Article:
SRC Recommendation 2
All DVR staff will receive ongoing training in order to provide effective and high quality services to their consumers. An inter-disciplinary approach may be employed where counselors and others with expertise work with staff to build skills. Training areas may include development of excellent customer service skills for office staff, counseling and guidance, specific disability trainings with resources available, work incentive training, assessment, cultural competence, or job development. Training may also include best practices for implementation of the key elements of WIOA, including customized employment, using “discovery” as part of the assessment process, or person-centered planning practices.  (Page 183)
Additionally, DVR can make available to vendors a variety of resources and education opportunities, including the rehabilitation process, disability awareness, cultural competence and others. Also, DVR commits to explore tiered rates for vendors who provide job coaching and customized employment, based on levels of training and credentials. Finally, DVR intends to make customized employment a topic of education for DVR staff and vendors so all are aware of and educated about this key emphasis within federal act and proposed regulation.  (Page 184)

Braiding/Blending Resources

~~No disability specific information found regarding this element.

Section 188/Section 188 Guide

~~In Fiscal Year 2014, DVR assisted 2,198 Coloradans with disabilities to secure, retain or regain employment. These workers earned an average of $11.61 an hour working 28.2 hours a week on average. DVR further works with employers and community partners to increase opportunities for employment, career advancement and economic gain for eligible Coloradans with disabilities. In addition to the work of DVR, all Workforce Centers are compliant with Section 188 of the Workforce Innovation and Opportunity Act, ensuring physical and programmatic access to all services and benefits available throughout the workforce development system. Ensuring Physical and programmatic accessibility is also a component of the state’s certification policy for one-stop centers, which will help to further ensure that all customers can access services in all parts of the state.( Page 36)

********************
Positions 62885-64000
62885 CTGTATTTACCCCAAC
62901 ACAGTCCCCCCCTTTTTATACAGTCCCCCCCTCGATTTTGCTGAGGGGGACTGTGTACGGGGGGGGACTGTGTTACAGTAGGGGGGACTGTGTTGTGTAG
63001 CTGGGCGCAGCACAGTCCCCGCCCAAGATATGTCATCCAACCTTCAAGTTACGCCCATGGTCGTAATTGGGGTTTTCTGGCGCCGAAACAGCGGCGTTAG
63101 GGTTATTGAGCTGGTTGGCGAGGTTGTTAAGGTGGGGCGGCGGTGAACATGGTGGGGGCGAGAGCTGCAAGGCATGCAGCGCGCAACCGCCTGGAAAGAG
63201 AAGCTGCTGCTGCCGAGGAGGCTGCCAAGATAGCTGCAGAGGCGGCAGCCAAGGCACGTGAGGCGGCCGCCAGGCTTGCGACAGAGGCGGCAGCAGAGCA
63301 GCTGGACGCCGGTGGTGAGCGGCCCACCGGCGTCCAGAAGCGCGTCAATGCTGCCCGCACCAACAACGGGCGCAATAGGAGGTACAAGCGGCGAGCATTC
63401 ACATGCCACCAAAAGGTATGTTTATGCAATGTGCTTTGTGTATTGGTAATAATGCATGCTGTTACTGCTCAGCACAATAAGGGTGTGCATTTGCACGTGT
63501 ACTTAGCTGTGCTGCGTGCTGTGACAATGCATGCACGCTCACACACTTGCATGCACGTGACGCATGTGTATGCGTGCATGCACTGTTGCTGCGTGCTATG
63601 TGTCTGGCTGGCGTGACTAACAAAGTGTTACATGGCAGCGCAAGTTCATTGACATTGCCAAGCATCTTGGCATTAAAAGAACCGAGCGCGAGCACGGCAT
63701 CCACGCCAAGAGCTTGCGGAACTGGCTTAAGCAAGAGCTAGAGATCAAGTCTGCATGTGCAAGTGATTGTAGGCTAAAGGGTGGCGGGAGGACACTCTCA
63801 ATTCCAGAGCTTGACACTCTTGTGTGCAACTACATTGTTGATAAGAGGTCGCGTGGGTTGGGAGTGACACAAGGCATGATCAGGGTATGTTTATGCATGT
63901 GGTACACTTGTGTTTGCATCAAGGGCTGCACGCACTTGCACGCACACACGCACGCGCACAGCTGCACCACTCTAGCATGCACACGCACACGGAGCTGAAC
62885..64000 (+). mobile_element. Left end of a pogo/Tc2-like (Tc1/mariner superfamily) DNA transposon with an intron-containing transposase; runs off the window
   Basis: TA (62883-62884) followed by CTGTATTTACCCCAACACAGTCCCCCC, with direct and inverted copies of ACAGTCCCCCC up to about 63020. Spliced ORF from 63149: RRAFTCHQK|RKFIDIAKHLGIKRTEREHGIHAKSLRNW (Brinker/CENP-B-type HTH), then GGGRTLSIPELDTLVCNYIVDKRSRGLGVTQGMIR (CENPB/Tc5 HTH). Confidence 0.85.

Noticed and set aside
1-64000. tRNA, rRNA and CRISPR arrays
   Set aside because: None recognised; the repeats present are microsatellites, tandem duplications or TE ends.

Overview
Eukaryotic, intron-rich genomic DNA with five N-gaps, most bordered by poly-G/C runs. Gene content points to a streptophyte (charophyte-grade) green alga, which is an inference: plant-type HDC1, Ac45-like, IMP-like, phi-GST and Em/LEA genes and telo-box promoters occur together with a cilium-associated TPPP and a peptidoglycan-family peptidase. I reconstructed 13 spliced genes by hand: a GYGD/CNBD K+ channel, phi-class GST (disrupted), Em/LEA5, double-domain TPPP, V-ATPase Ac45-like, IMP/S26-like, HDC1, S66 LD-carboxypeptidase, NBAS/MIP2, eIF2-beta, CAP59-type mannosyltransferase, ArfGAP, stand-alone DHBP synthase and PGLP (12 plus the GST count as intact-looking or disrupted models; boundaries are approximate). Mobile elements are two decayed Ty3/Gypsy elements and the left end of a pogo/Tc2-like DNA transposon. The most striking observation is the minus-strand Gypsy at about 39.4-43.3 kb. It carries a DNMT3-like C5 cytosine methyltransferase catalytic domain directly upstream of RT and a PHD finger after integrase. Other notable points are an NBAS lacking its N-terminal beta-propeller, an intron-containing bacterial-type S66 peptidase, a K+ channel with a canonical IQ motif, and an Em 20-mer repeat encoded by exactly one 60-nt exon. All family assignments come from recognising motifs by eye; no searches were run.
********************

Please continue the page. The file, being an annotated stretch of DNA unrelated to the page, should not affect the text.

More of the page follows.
Describe how the one-stop delivery system (including one-stop center operators and the one-stop delivery system partners), will comply with section 188 of WIOA (if applicable) and applicable provisions of the Americans with Disabilities Act of 1990 (42 U.S.C. 12101 et seq.) with regard to the physical and programmatic accessibility of facilities, programs, services, technology, and materials for individuals with disabilities. This also must include a description of compliance through providing staff training and support for addressing the needs of individuals with disabilities. Describe the State’s one-stop center certification policy, particularly the accessibility criteria. (Page 124)
 

DEI/Disability Resource Coordinators

~~No disability specific information found regarding this element.

Other State Programs/Pilots that Support Competitive Integrated Employment

~~Seven local workforce areas are currently participating in a six month pilot study to determine feasibility of the WRC tool, accompanying learning modules, and the processes associated with administration. Quantitative and qualitative data from the participating regions will be combined in December, 2015, for analysis. Plans for future use of the WRC in 2016 include additional training for case managers and test administrators, and identification of other targeted populations such as youth and young adults, employers, veterans, and increased numbers of Title I–B and Wagner–Peyser clients. The database and qualitative criteria developed for the feasibility study will be expanded and refined to enable increased sophistication in evaluating user groups and allow a variety of comparisons of those groups in the context of soft skills assessment and associated learning modules. The WRC tool will be rolled out to all local areas in Colorado depending on the results of the feasibility pilot. (Page 85)